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Tuesday, December 07, 2004

Nothing New on My Needles

I haven't picked up any knitting at all since finishing the stocking. I am relieved to be finished with the stocking, but haven't been well enough to want to knit anything lately. So, the chances of me finishing Elijah's sweater in time for Christmas, or even just by New Year's are pretty slim.

As for some of the ignored comments from previous posts, I will try to address them here:

If the Democrats are more surprised than typical losers in a close election, I think it may be because they worked very hard for this one. Many of my friends were out doing "get out the vote" campaigns. In addition, the creation of a number of left-wing forums (like moveon.org) and movies like Moore's F. 9/11 have polarized the left.

I can see that. I just don't understand how it went unnoticed that the right was also hyper-motivated, and that they were out doing the "get out the vote" stuff also. In my mind this points to the way the media ignores conservatives unless they are bashing them. This was an election in which all sides, all people were trying to get as many people out to vote as possible. That's why I wouldn't have been that surprised with either outcome.

And having sat through years of disgust with Clinton supporters who glossed over his legal lies over the affair (not that they forgave him, which would be different, but treated it as irrelevant) because they so desperately wanted their party to be in power - I don't see any reason to be less critical of the current administration's lies. Which is why I don't equate a vote for Bush as a vote for morality. He lied to keep the presidency. Not the first to do so, but when both sides play the same game - both sides resorted to personal attacks - I can't pretend one is more "moral."

I'm confused by this. What did Cheney lie about? Are we talking the WMDs? Or something else? I also have a question to anyone about WMDs. Everyone I know considers biological and chemical weapons to be included in this, which Iraq has aplenty, are people only counting nuclear? And if so, doesn't it seem odd to charge that we have no business there if they aren't present, since it is largely US, and partially UN, pressure and presence which kept Saddam Hussein from getting them much earlier?

As for the morality, for me, I just couldn't vote for someone whose first act in office (what he said he'd do) would be to overturn the Mexico City policy. Our country already kills more through abortion annually than have died on all sides in the War on Terror. Most of the deaths in the war have been combattants, at least. Though I have some reservations with war in general and even with how we are handling this war, I don't see them as equivalent to purposing to kill unborn who have no choice in where they happen to reside. I don't want to pay for it with my tax money which is what Kerry would have done.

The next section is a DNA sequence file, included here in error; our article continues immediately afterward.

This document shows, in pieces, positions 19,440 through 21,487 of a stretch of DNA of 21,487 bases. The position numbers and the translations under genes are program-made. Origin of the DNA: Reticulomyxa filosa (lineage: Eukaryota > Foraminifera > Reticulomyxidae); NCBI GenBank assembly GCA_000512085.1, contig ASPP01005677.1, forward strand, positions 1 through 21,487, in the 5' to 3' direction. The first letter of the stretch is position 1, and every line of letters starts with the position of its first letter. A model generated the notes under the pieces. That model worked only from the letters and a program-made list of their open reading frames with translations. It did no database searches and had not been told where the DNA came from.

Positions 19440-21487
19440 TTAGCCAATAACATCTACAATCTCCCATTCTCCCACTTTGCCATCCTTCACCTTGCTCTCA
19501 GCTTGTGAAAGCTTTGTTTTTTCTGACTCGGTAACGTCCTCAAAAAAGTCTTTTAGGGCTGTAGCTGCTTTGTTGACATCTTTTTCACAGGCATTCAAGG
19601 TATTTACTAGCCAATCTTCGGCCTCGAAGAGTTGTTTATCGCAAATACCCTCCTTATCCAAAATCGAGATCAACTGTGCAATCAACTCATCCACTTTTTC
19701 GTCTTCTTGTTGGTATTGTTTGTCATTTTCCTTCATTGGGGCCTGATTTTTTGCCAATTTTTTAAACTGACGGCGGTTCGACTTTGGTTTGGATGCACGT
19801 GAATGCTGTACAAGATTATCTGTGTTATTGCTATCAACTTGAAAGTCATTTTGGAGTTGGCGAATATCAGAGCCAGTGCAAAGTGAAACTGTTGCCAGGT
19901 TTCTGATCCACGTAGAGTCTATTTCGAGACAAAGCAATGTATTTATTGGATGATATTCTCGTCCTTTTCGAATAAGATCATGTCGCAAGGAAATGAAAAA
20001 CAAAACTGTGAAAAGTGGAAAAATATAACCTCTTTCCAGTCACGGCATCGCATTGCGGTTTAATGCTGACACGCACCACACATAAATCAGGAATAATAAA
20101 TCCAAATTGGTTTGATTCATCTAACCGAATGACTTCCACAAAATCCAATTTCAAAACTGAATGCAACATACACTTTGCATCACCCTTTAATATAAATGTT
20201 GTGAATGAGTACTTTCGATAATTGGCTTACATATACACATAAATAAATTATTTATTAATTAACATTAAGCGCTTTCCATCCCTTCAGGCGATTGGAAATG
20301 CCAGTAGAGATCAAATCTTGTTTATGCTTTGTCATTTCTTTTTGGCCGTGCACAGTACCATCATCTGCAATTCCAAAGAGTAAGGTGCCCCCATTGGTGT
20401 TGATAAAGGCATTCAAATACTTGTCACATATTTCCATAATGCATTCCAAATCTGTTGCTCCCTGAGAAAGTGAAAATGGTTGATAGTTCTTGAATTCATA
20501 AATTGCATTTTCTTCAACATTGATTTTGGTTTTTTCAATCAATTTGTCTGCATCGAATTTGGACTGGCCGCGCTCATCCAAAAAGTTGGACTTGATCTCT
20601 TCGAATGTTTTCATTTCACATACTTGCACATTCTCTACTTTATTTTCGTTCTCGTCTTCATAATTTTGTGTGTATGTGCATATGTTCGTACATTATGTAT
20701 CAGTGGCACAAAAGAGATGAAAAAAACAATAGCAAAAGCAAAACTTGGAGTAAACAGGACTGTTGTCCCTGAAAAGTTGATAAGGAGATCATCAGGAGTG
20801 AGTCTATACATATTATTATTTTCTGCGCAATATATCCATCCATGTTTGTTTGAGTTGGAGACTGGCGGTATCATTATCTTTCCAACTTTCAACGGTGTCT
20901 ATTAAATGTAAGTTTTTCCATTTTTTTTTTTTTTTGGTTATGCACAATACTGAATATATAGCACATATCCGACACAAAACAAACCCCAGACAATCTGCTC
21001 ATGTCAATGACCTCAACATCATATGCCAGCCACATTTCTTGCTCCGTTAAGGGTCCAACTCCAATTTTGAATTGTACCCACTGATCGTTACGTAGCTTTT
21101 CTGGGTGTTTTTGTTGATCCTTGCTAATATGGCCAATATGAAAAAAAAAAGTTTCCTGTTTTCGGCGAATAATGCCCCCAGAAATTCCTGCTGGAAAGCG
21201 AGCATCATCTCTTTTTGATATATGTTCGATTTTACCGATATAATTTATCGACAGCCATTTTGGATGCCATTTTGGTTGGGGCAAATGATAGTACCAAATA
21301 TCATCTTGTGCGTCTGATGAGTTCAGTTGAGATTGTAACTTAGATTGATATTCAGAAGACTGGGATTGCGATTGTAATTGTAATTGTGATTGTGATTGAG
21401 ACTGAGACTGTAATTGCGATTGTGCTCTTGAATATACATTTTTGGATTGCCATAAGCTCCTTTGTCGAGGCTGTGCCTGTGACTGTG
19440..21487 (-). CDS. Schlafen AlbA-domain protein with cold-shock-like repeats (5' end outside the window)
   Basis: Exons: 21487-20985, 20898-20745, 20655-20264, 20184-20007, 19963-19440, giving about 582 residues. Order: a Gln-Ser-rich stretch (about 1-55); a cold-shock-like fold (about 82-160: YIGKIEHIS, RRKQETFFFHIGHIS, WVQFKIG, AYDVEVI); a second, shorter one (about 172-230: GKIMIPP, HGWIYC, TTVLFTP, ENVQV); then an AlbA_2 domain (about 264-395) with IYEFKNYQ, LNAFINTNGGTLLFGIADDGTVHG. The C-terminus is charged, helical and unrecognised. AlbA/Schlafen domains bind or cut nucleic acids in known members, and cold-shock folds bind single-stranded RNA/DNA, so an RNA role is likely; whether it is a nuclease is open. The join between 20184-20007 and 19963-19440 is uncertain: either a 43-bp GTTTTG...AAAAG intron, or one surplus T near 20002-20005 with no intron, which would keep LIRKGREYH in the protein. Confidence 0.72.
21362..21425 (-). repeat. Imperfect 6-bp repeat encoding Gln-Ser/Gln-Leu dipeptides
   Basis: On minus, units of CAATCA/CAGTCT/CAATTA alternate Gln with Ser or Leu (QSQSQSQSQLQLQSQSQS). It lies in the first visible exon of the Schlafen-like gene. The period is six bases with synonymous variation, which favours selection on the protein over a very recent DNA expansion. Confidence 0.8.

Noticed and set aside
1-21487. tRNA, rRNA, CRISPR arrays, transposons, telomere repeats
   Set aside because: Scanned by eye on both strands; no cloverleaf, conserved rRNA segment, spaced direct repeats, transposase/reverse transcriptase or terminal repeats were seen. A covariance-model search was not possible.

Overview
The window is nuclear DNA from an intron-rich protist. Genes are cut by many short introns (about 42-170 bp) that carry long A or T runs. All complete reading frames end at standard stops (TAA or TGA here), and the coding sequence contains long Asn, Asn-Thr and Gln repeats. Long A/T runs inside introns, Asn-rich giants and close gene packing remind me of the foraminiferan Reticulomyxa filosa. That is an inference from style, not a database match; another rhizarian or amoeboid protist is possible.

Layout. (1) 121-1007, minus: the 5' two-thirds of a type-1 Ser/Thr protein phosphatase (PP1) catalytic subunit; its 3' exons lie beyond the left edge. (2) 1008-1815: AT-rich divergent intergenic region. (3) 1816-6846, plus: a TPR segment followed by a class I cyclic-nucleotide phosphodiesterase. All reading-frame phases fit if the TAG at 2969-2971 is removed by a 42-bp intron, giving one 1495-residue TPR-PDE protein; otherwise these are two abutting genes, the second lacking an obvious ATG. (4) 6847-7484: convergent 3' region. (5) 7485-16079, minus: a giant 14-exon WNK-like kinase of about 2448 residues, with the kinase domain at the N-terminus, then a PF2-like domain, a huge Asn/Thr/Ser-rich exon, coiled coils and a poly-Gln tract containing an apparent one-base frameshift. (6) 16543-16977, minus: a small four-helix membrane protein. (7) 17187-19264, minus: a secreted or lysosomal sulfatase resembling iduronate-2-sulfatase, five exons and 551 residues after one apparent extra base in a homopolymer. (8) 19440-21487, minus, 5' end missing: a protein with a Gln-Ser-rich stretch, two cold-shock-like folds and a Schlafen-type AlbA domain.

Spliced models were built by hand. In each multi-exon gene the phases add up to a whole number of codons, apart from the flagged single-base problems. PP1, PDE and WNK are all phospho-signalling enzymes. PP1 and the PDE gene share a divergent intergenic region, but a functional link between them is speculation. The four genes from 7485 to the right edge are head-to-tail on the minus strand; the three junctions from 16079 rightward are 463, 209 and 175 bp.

To me the basic life or death issues, immediate not possible, trumped any other issue of the election. Someone who is so pro-abortion, even to partial birth abortion, an attitude which has led to "post-birth" abortions in the Netherlands, pro-euthanasia, when we've already learned that people are offing granny because they don't want to deal with her or pay for her medical care, rather than because she is actually terminally ill, pro-embryonic stem cell research, which creates a market for unborn babies (and hasn't produced any success, while adult stem cell research has and can be done without loss of life, and under consent), pro-human cloning which is another example of degradation of human life, cannot win my vote. To be honest, I don't trust the judgement of someone who finds human life so expendable in dealing with the war, either. I'd rather have someone who valued human life in charge of our war policies than someone who doesn't think humans matter all that much.


Comments:
When we went into Iraq in March 2003, Iraq had essentially no stores of biological or chemical weapons. Neither did Iraq have a major biological or chemical weapons program.

Saddam Hussain wanted them. A lot. He thought they were critical to the security of Iraq. But, his first goal was to get the sanctions lifted, so he was playing the good guy.

This is not to say that he was nothing to worry about--he clearly wanted these weapons. It's true that he had some dual-use chemical programs where the results could be for civilian or military uses. Also, he was winning sympathy with the world, and so it seemed reasonable that if something wasn't done, sanctions would eventually be lifted, and he'd get his WMDs. (The oil-for-food program was a help to him as well.)

But the fact remains that he did not have stockpiles of chemical or biological weapons in March 2003 and did not seem to have a major program. My source for this is the Duelfer report. I read the key findings.
http://www.cia.gov/cia/reports/iraq_wmd_2004/index.html

Kris
 
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